More wheat, rice solve problems



For global food supply to be increased dramatically, wheat and rice, the mainstay grains of many food items, need to be targeted for major biotechnology advancements.



My way of thinking about these grains was reinforced at the "Food and Fuel Forum" organized by the Agricultural Business Council of Kansas City during October. The forum was co-hosted by several organizations and companies including Vance Publishing/Food 360.



The lack of wheat production to meet world demand was identified as a major problem by both Morton Sosland, editor-in-chief, Sosland Publishing Company, which publishes Milling and Baking News, and Robb MacKie, president of the American Bakers Association (ABA).



Sosland said wheat continues to lose out to corn and soybean production when a farmer has the choice of the three crops to grow, "and it is the absence of genetic modification of wheat that explains why this crop is losing the yield derby to corn and beans."



He continued, "Without delving too deeply into this issue, let me note that the lack of genetic modification of wheat largely is explained by the resistance of grain-based foods to the promise of this science, on account of fears of consumer reactions."



MacKie said 2008 could have been the worst financial year in the history of the baking business. Bakers were caught in the middle because of wheat supply and exorbitant price. The situation was the major reason five wholesale bakers closed their doors in 2008.



In line with Sosland's beliefs, MacKie said, "Wheat in particular has gotten the short end of the stalk in research." But he wasn't prepared to suggest that his organization would back biotech wheat development. Instead the organization is lobbying for "basic research for wheat to improve yield and quality" by government, university and private industry.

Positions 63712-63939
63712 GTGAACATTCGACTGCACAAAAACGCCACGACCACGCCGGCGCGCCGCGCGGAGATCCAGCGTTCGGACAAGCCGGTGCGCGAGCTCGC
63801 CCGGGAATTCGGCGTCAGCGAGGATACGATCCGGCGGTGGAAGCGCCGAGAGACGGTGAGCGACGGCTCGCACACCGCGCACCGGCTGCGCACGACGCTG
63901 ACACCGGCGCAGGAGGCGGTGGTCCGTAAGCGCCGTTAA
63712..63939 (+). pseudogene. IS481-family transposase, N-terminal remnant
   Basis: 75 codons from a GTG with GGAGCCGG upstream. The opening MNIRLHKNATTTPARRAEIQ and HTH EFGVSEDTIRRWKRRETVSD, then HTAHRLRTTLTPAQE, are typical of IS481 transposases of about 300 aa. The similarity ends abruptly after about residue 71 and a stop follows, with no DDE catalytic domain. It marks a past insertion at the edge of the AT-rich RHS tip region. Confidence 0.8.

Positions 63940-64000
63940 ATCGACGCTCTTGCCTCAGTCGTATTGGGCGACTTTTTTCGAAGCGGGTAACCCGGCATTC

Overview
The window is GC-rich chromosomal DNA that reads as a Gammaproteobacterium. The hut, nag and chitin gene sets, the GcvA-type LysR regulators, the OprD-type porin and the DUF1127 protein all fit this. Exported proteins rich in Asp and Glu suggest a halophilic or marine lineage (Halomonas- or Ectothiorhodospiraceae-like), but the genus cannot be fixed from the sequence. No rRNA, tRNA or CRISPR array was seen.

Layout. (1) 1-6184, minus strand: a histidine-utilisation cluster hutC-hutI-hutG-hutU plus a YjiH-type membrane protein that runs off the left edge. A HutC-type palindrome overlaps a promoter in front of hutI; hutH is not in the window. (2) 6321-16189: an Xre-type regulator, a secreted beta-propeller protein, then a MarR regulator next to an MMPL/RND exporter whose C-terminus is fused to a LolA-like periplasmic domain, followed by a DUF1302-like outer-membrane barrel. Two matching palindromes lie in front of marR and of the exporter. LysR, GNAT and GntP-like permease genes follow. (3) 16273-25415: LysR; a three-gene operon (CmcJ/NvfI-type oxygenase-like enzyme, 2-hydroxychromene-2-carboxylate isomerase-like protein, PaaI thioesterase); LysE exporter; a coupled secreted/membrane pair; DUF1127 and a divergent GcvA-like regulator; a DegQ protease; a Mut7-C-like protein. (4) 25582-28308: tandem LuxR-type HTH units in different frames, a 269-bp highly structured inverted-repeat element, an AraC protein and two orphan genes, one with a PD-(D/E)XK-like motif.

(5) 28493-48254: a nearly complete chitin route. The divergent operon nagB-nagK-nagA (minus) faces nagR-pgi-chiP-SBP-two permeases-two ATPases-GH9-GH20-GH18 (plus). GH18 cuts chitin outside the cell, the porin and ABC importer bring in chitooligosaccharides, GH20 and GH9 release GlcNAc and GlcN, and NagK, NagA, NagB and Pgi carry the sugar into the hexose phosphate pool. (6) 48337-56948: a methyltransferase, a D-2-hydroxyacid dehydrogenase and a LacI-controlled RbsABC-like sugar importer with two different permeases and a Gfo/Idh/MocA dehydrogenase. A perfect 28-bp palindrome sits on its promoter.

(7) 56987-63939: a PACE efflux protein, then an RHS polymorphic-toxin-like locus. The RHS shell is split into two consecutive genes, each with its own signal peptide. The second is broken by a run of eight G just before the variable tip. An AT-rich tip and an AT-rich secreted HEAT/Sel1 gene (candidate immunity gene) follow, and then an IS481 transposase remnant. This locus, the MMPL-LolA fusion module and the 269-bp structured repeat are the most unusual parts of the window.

Providing facts and figures with analysis of the worldwide situation during the Food and Fuel Forum were Randy Schnept, specialist in agricultural policy with the Congressional Research Service, and Dan Gustafson, director of the North American Liaison Office of the United Nations' Food and Agriculture Organization.
Both explained the worldwide situation with rice supply during 2008. It was panic that limited rice supply and exploded the price of rice, they said.



Rice prices floated along at a reasonable price increase from 2004 until India put a ban on export of rice, and the price of rice went "vertically up," said Gustafson. Schnept explained how it was a domino effect with Asian countries as they suddenly enacted their protectionism policies of no exports in case their population needed all the rice produced, although there wasn't demand higher than supply.



The U.S. is vital to exporting food to feed the world, but developing countries must increase their own production, too. "Increased farm income is by far the most powerful engine for poverty reduction anywhere," Gustafson said.



He suggested food prices will likely be linked to oil prices more tightly for the future than ever in the past. "I think it is a very important point that the demand for biofuels is not necessarily the main factor in that link. It is the price of oil that stimulates the demand for biofuels, but there is a connection we didn't have before."



Shortages of grain, whether they exist in reality or perception, will occur to some scale in undeveloped countries at various times in the future. The controversy about biotech wheat and rice will continue, even if it appears to be a logical partial solution.



Additionally, no matter the price being paid farmers for corn, soybeans, wheat or rice, there will be some level of international outcry about the use of grains for feed or fuel next year and beyond.